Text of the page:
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Genetic Testing Must Not Trade Away Privacy

OTTAWA, May 20, 1992--Canadians must be able to benefit from the enormous promise of genetic testing without trading away their intimate secrets, says Privacy Commissioner Bruce Phillips in a report released today.

Unregulated genetic testing raises the spectre of eugenics--engineering human life. Less dramatic but more immediate is the threat that testing by employers and insurance companies will reduce our existence to a human bar code, creating an underclass of the unemployable, underemployed and uninsurable.

The 111-page report, "Genetic Testing and Privacy", urges government to adopt much more specific legal protection for our genetic information because the federal Privacy Act is simply not up to the job.

The Charter, medical confidentiality laws and ethics offer some protection but "existing laws will not prevent realizing our worst fears about privacy abuses through genetic testing", said Phillips. He also urges scientists, educators, the media, unions and religious organizations to bring the debate out of the laboratories.

Individuals must be able to control disclosure of their genetic information to government, the private sector and even to themselves, if they so choose.

The report includes a greatly simplified description of genetic testing. It sets out broad privacy principles for testing, examines how the Privacy Act regulates federal government testing and the need to regulate the private sector. Finally, it summarizes international testing and protections.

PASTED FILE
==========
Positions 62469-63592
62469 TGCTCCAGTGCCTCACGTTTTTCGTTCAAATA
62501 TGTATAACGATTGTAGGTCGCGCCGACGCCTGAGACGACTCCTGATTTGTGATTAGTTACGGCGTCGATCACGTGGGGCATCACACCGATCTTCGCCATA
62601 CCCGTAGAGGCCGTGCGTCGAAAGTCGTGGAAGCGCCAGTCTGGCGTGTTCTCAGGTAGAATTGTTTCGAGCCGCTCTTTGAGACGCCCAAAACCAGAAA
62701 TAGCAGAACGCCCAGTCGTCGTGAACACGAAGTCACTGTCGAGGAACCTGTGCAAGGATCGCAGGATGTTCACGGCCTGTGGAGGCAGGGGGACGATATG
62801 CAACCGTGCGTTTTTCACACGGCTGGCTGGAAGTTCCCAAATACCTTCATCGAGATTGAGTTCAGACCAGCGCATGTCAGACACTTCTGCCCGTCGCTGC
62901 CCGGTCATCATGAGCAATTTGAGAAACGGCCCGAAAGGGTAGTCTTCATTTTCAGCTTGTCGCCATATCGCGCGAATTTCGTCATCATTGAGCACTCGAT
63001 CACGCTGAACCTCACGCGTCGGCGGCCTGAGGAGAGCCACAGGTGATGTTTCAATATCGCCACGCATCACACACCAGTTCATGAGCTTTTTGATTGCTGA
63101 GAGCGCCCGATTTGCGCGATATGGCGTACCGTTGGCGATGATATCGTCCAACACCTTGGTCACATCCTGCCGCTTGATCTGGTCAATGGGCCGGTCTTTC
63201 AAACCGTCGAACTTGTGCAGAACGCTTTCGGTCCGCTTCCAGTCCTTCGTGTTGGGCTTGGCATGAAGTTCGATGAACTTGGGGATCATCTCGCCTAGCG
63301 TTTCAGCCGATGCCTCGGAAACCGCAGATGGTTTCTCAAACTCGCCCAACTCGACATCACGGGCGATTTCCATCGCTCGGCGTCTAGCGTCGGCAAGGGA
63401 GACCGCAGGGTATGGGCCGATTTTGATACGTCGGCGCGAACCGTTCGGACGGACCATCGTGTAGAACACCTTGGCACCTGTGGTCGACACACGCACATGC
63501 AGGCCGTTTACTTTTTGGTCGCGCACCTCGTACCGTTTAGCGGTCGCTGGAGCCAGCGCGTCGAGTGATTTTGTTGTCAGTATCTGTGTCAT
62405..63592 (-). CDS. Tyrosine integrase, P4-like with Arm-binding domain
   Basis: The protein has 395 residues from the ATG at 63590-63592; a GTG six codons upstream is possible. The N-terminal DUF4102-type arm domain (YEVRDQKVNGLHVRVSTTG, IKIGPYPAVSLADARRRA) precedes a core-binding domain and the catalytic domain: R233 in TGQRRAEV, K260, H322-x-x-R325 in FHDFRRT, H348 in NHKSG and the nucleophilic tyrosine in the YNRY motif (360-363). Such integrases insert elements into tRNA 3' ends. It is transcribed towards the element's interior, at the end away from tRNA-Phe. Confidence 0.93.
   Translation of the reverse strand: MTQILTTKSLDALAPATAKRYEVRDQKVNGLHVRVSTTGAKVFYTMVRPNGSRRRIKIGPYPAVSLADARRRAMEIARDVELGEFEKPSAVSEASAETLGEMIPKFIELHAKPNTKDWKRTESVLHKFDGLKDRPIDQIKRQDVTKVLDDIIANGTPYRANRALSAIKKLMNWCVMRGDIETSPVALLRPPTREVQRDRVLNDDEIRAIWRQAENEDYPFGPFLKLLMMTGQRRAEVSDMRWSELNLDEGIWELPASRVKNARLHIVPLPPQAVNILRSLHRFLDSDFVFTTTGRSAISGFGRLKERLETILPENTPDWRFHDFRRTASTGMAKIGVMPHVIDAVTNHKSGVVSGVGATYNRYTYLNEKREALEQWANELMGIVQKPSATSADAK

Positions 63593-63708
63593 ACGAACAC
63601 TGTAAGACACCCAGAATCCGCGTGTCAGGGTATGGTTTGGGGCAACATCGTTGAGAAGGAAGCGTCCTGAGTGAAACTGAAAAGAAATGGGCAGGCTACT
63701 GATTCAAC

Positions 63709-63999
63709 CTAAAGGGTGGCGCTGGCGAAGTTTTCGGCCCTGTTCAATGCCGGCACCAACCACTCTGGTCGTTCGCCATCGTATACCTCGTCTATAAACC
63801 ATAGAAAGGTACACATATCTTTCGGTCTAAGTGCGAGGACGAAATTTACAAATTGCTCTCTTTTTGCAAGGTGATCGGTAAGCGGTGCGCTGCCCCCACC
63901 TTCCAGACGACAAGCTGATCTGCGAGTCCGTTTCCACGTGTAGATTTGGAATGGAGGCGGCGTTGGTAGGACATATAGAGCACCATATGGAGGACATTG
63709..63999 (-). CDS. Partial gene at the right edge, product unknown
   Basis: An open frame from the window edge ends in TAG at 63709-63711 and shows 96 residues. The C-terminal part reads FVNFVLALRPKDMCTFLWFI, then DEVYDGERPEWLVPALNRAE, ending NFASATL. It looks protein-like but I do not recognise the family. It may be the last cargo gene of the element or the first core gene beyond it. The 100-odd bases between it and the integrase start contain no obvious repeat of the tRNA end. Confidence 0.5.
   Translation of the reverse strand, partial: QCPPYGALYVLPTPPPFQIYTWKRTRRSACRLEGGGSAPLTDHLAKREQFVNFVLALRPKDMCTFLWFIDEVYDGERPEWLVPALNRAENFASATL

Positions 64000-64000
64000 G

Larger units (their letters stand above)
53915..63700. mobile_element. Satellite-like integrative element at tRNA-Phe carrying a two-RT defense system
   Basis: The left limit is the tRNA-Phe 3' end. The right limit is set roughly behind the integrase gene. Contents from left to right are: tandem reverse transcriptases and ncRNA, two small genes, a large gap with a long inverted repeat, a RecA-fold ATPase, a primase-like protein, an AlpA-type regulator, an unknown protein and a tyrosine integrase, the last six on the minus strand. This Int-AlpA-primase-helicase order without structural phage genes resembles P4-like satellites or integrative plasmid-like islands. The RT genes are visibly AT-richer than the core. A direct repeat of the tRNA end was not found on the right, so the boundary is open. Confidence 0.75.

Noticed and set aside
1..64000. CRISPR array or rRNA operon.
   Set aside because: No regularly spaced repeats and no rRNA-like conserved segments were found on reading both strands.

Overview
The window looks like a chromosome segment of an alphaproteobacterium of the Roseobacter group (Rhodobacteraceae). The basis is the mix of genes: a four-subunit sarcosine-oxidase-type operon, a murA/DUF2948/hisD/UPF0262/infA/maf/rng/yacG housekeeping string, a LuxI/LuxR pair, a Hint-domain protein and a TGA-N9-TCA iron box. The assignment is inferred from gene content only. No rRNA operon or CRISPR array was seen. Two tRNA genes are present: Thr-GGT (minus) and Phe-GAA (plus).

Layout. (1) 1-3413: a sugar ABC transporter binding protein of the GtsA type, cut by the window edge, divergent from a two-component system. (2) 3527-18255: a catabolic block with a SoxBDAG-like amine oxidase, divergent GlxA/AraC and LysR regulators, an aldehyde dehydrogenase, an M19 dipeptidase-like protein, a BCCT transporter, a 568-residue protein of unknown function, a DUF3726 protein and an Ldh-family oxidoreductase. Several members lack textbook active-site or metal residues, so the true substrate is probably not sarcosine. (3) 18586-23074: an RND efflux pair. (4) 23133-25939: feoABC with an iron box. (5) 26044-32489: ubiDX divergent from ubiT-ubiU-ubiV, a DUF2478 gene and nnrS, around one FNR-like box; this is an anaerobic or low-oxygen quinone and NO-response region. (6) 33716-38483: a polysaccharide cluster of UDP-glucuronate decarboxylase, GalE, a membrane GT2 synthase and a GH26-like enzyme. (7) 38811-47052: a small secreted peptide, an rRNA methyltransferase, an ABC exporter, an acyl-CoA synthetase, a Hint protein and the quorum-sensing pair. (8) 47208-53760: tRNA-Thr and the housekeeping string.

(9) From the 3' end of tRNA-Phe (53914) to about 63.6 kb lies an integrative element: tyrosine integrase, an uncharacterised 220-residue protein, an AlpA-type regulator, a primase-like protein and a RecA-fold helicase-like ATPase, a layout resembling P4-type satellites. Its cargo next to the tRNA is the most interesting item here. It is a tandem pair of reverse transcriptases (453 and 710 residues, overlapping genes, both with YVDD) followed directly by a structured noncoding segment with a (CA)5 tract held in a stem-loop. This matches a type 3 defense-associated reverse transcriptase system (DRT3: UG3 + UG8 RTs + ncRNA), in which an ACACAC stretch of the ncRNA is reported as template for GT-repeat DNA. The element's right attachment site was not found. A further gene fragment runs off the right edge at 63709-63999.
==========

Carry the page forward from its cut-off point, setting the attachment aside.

Among the report's 22 recommendations are:

  • a federal government study of the extent of genetic testing by both government and private sectors;
  • prohibiting mandatory genetic testing by the state and the private sector except in criminal investigations;;
  • generally prohibiting employers from collecting genetic information about employees (unless employees consent for a specific purpose--for example, to monitor the effects of environmental hazards);
  • prohibiting mandatory genetic testing to determine eligibility for benefits and services;
  • prohibiting genetic databases of the general population for crime control;
  • whenever possible, requiring researchers to rely on genetic samples that cannot be linked to a known individual.

A backgrounder is attached and a summary of all recommendations appears on page 86 of the report.

Information: Sally Jackson (613) 995-8566, 1(800) 267-0441

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